"We're shutting that down," declared Apple's software chief Craig Federighi, at the firm's developers conference here in the US state of California, BBC reported on 4 June.
He added that the web browser Safari would ask owners' permission before allowing the social network to monitor their activity.
The move is likely to add to tensions between the two companies.
Apple's chief executive Tim Cook had previously described Facebook's practices as being an "invasion of privacy" — an opinion Facebook's founder Mark Zuckerberg subsequently denounced as being "glib".
At the WWDC conference, Federighi said that Facebook keeps watch over people in ways they might not be aware of.
"We've all seen these - these like buttons, and share buttons and these comment fields.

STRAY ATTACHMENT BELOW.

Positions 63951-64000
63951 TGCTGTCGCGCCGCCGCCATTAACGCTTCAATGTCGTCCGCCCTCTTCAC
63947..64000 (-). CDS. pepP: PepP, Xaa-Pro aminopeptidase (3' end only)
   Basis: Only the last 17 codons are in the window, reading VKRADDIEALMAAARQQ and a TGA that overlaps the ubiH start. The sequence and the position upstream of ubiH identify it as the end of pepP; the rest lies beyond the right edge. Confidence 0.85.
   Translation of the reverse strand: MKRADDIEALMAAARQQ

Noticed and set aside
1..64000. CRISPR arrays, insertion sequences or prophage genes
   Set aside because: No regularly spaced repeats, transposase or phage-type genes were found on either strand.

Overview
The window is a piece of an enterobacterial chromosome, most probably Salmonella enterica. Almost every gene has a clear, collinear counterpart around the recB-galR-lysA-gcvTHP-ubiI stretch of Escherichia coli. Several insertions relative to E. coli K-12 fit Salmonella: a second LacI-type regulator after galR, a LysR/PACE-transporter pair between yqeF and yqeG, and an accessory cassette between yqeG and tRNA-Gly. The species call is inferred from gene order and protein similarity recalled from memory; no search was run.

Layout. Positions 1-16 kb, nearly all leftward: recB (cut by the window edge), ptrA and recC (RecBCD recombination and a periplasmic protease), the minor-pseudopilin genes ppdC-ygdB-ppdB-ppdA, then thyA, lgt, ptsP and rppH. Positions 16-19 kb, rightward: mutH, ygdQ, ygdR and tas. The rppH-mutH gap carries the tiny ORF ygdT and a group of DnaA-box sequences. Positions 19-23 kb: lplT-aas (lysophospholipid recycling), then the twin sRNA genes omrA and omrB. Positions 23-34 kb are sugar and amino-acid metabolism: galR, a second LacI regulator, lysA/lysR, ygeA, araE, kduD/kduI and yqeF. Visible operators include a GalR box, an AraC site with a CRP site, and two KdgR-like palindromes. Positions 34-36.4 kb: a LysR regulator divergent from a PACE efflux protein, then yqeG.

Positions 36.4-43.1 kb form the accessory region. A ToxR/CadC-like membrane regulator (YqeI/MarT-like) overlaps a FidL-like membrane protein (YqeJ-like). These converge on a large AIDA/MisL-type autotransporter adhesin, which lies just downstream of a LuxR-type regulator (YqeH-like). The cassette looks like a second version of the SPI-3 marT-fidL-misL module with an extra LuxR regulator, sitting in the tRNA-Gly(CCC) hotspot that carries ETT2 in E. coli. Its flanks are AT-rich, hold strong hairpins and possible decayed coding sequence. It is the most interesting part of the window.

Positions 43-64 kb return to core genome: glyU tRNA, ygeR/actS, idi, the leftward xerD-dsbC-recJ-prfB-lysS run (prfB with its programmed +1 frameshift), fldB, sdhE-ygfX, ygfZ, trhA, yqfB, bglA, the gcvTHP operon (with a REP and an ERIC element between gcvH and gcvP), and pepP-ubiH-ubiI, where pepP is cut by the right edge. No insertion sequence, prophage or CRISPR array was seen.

"Well it turns out these can be used to track you, whether you click on them or not."
"You can decide to keep your information private."
One cyber-security exert applauded the move.
"Apple is making changes to the core of how the browser works — surprisingly strong changes that should enable greater privacy," said Kevin Beaumont.
"Quite often the changes companies make around privacy are small, incremental, they don't shake the market up much.
"Here Apple is allowing users to see when tracking is enabled on a website - actually being able to visually see that with a prompt is breaking new ground."
He added that the firm appeared willing to flash up a lot of prompts despite the potential for this to become annoying.
"Perhaps Apple is gambling on websites reining in tracking rather than users having to give constant permission to track their device," he added.
Apple also said that MacOS Mojave would combat a technique called "fingerprinting", in which advertisers try to track users who delete their cookies.
The method involves identifying computers by the fonts and plug-ins installed among other configuration details.
To counter this, Apple will present web pages with less details about the computer.
"As a result your Mac will look more like everyone else's Mac, and it will be dramatically more difficult for data companies to uniquely identify your device," Federighi explained.